The DHS has responded to a Freedom of Information Act request filed by the ACLU asking when and how it decides whose laptop to search at the border. It explained its legal rationale for conducting these searches with a blank page:
On Page 18 of the 52-page document under the section entitled “First Amendment,” several paragraphs are completely blacked out. They simply end with the sentence: “The laptop border searches in the [Immigration and Customs Enforcement] and [Customs and Border Protection] do not violate travelers’ First Amendment rights as defined by the courts."
More excellence from "the most transparent administration in American history." Also, the DHS rejected claims that it should limit searches to situations where it had reasonable grounds for suspicion, because then they would have to explain their suspicion:
First, commonplace decisions to search electronic devices might be opened to litigation challenging the reasons for the search. In addition to interfering with a carefully constructed border security system, the litigation could directly undermine national security by requiring the government to produce sensitive investigative and national security information to justify some of the most critical searches. Even a policy change entirely unenforceable by courts might be problematic; we have been presented with some noteworthy CBP and ICE success stories based on hard-to-articulate intuitions or hunches based on officer experience and judgment. Under a reasonable suspicion requirement, officers might hesitate to search an individual's device without the presence of articulable factors capable of being formally defended, despite having an intuition or hunch based on experience that justified a search.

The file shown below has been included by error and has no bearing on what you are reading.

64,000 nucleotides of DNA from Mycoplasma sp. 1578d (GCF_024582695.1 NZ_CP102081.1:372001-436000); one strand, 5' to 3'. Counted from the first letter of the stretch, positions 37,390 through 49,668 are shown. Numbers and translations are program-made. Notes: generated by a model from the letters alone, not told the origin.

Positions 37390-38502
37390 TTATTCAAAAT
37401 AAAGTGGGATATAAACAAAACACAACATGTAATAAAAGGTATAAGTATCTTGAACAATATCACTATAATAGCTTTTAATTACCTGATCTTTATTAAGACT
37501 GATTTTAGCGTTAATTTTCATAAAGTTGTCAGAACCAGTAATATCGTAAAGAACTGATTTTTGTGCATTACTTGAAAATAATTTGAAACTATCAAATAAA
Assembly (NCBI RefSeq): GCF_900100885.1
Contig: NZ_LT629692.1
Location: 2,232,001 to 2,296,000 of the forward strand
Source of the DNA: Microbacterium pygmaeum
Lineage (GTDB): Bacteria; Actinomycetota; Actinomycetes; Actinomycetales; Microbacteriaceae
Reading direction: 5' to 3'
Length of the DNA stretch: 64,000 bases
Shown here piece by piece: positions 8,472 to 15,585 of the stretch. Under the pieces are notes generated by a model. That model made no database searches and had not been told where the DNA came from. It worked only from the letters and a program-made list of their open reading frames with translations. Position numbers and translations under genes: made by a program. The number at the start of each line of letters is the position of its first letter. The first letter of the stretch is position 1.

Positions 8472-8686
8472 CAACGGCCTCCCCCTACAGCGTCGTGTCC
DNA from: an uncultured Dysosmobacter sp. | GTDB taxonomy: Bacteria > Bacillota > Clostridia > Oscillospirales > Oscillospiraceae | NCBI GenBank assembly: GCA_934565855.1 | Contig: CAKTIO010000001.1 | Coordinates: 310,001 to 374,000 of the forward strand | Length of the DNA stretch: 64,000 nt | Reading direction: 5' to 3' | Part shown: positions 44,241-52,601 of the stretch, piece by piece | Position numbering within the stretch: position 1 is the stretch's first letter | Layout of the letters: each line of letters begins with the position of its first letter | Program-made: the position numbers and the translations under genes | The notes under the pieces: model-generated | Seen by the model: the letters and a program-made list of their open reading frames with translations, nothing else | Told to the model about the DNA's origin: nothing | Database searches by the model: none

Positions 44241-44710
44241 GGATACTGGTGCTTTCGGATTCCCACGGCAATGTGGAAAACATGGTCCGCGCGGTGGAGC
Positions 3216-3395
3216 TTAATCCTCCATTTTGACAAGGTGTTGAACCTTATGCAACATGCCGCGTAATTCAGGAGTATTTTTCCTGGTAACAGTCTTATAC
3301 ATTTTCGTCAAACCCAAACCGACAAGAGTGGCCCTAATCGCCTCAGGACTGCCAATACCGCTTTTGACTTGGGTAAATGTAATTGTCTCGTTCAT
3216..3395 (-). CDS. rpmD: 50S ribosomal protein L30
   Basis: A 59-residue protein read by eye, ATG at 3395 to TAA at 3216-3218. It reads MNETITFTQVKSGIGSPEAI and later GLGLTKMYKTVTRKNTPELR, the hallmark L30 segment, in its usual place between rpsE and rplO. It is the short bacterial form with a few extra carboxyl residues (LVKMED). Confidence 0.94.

Feds say they can search your laptop at the border but won’t say why [Cyrus Farivar/Ars Technica]
Chicago’s Department of Aviation finally replied to the LA Times’s Freedom of Information request for the police report on the public beating Chicago airport cops dealt to Dr David Dao when United Airlines decided to give his confirmed, paid seat to a crewmember and ordered him to vacate it.
The Intercept publishes a previously-unseen set of Snowden docs detailing more than $500,000,000 worth of secret payments by the Japanese government to the NSA, in exchange for access to the NSA’s specialized surveillance capabilities, in likely contravention of Japanese privacy law (the secrecy of the program means that the legality was never debated, so no […]
In Canada’s hyper-concentrated and vertically integrated telcoms sector, data caps are a normal part of life; and where there are data-caps, there is cable company fuckery in the form of “”zero rating” — when your telcom sells you to online service providers, taking bribes not to count their service against your cap.
If you want to work in tech, but don’t have any desire to code web apps to help businesses sell things to other business, you might want to consider a career in cybersecurity. Judging from the apparent complete infiltration of Russian hackers in American cyberspace, it seems fair to speculate that there’s a major shortage of […]
All moms are different. But all moms like getting flowers on Mother’s Day, and that’s a fact (not, however a fact we can document in any fashion.) Instead of getting chewed out for forgetting to call her on the second Sunday of May, you can take care of it ahead of time with Teleflora’s flower […]
Yeah, Bluetooth audio is pretty common these days, so why should you care about these earbuds? Look how happy that woman up above looks. She’s got FRESHeBUDS in. Boom. There’s your reason. She’s also at the beach and it appears to be a very nice day.But for the sake of promotion, wireless earbuds are fast becoming the […]